Stream processing provides the capability for performing actions and analyzing events on real-time data. To do this stream processing makes use of a series of continuous queries. Stream processing allows data information to be processed before it lands in a database, which makes it incredibly powerful.
A good example to explain the process of live stream data analytics is the correlation of GPS data or driver mobile data with user locations. Uber’s apps have used this with great success to revolutionize private transport. Many bank applications also use stream processing to immediately alert users of suspicious activity.
Striim, IBM Infosphere, SQLStream, and Apache Spark are examples of common streaming database applications.
Data Mining and Scraping
Data mining and scraping technology is improving the content that data-processing systems have available in the data capture phase. Data mining in it’s simplest form essentially takes very large sets of data and extracts smaller more useful sets. Data mining software automizes the fundamental data processing function of finding patterns in large data sets, to create smaller subsets which match search query criteria. Web search is essentially a form of data mining we all use, taking the catalogue of websites and extracting only those that match search terms. Data mining may be applied to any type of data, text, audio, video, images. Data mining can be incredibly useful in finding information a company doesn’t currently have from large unstructured data sources.
Scraping is similar to mining, but where mining analyzes data for patterns, scraping collects data matching certain parameters.
Machine Learning and AI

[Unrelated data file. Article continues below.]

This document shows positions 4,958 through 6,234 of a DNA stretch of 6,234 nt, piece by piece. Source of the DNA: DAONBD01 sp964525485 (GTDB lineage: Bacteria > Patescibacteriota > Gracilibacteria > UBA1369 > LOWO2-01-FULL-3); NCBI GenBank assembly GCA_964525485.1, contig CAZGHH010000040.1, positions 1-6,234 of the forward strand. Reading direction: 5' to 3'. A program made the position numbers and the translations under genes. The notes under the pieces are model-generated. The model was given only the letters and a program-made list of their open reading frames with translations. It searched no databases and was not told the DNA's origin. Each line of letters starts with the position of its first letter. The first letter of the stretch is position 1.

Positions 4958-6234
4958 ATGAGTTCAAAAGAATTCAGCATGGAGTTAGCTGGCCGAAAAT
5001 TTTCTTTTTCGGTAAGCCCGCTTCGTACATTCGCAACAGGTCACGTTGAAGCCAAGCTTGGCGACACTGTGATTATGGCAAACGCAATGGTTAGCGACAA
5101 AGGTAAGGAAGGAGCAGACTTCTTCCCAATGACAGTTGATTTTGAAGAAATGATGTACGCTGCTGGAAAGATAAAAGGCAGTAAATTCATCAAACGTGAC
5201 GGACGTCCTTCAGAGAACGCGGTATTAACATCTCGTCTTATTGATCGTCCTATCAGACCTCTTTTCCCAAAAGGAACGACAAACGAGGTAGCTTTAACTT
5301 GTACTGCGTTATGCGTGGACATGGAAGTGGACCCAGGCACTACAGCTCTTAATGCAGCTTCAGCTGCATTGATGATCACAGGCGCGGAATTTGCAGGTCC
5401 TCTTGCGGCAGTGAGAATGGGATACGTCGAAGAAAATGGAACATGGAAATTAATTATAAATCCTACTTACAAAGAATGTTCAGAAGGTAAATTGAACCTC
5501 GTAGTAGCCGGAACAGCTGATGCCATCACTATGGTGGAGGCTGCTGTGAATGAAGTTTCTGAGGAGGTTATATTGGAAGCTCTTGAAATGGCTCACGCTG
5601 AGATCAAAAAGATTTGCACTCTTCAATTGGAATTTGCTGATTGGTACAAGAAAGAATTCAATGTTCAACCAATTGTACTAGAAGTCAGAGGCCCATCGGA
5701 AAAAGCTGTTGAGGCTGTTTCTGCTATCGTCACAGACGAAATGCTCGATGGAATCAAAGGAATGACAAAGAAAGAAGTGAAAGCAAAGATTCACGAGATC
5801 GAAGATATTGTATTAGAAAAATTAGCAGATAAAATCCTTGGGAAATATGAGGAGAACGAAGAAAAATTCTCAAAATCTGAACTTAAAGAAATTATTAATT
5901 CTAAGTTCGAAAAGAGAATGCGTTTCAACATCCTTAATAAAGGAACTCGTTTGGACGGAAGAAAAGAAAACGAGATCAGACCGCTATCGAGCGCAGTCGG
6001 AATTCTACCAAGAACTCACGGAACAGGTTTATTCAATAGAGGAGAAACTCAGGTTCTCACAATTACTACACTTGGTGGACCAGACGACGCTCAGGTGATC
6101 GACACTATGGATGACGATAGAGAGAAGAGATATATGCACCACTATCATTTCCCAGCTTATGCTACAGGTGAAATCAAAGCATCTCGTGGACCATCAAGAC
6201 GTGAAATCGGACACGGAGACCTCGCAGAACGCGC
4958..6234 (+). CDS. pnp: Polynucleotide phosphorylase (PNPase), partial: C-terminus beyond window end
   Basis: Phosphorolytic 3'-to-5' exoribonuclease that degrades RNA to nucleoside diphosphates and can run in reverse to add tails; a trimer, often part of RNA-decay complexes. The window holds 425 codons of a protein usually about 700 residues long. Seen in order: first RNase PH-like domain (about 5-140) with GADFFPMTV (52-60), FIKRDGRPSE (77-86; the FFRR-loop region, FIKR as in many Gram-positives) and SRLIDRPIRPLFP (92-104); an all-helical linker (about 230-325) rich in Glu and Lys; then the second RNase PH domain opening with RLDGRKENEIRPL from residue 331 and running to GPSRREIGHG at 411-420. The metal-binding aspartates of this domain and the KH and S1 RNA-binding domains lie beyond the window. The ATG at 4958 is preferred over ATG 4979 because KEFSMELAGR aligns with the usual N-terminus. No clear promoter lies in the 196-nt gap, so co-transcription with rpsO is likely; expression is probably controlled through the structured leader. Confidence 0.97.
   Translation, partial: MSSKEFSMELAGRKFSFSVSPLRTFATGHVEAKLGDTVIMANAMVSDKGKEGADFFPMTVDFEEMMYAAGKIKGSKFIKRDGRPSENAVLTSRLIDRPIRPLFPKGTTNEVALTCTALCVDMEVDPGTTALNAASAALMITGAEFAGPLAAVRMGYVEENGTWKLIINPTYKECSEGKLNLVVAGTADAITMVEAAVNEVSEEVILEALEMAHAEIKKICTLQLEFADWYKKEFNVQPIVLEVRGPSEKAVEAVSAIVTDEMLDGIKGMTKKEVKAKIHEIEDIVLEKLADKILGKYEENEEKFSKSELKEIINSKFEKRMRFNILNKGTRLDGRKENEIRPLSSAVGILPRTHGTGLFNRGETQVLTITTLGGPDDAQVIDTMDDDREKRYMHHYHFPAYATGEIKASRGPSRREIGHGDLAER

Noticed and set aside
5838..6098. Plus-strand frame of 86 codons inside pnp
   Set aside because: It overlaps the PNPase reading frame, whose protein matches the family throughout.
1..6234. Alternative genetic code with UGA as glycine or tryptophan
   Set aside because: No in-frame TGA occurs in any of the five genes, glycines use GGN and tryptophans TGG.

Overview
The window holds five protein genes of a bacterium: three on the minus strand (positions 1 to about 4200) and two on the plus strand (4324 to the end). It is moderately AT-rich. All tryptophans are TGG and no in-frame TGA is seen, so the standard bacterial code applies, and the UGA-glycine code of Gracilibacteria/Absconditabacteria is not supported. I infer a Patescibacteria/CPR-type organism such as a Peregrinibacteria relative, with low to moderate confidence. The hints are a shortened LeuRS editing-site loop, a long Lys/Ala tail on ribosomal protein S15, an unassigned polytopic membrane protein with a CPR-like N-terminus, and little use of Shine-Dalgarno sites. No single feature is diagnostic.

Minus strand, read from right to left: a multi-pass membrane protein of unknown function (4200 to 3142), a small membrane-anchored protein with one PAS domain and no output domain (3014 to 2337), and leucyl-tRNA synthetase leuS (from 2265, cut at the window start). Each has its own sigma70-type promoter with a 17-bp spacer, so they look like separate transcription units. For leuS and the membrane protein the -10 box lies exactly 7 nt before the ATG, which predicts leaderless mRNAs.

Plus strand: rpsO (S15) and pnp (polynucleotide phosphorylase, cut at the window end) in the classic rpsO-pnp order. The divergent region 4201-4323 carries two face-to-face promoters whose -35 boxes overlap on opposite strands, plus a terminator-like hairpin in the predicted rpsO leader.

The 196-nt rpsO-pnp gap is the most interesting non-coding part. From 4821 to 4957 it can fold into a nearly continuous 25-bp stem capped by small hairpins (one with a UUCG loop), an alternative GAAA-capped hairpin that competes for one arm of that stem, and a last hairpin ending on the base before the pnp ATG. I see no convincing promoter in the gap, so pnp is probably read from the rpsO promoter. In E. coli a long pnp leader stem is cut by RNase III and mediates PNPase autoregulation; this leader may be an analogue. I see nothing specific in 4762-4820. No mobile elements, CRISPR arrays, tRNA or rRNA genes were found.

Data processing is a key field for advances in machine learning and AI. Data preparation involves cleaning and transforming the data for us. It often takes around 60 to 80% of the whole data processing time, with as little as 20% for analytics and presentation. The preparation of data is largely repetitive and time consuming, so it is a perfect area for implementation of the latest technology in machine learning. Processing large amounts of data, especially when complex text based data like searching contracts, reports, articles, machine learning is a one of the latest technological advancements that will improve the industry. Machine learning can match phrases in a range of documents based on connections that previously only humans could do. We think of AI and machine learning as way out there, but we actually interact with it every day on platforms like Google search. Haven’t you noticed how it seems to know more and more what you might be thinking, with scary accuracy? It’s a simple concept yet, currently one of the most extensive examples of machine learning data processing in everyday use. Machine learning is also growing steadily in user interaction devices on the web. Automated answers to users questions, along with databasing questions and responses for improved machine learning, helps organizations better serve their customers.
AI and machine intelligence is advancing faster than we can train people to work with it. An unbelievable 2 jobs are available for every AI graduate in the UK.
Compression is driving data processing, with larger and larger data sets, any reduction in data sizes will improve experiences. Storage space and processing times can be reduced significantly with better compressions techniques, this in turn significantly reduces costs and improves performance. Facebook has released their latest compression tool Z standard on an open source platform. While previous storage compression devices had around 9 levels, Z standard has 22 levels. Data compression will help improve our storage and processing capacities.
Self-Driving Database Management Systems
The last and most significant technology in data processing systems is the self-driving database management system. A self-driving database can be run without user intervention, and totally managed by the user. Leading this technological advancement is Oracle’s Autonomous Database. Oracle’s founder claims it will revolutionize data management, since there is no need to apply patches, complete manual back-ups, or tune, it’s capable of total automation. Peleton is a good example of a leading open source autonomous database solution.
For data processing, it’s important to stay ahead of the trends. Check out some of the ideas we’ve discussed here to find out more about where your data processing systems can evolve.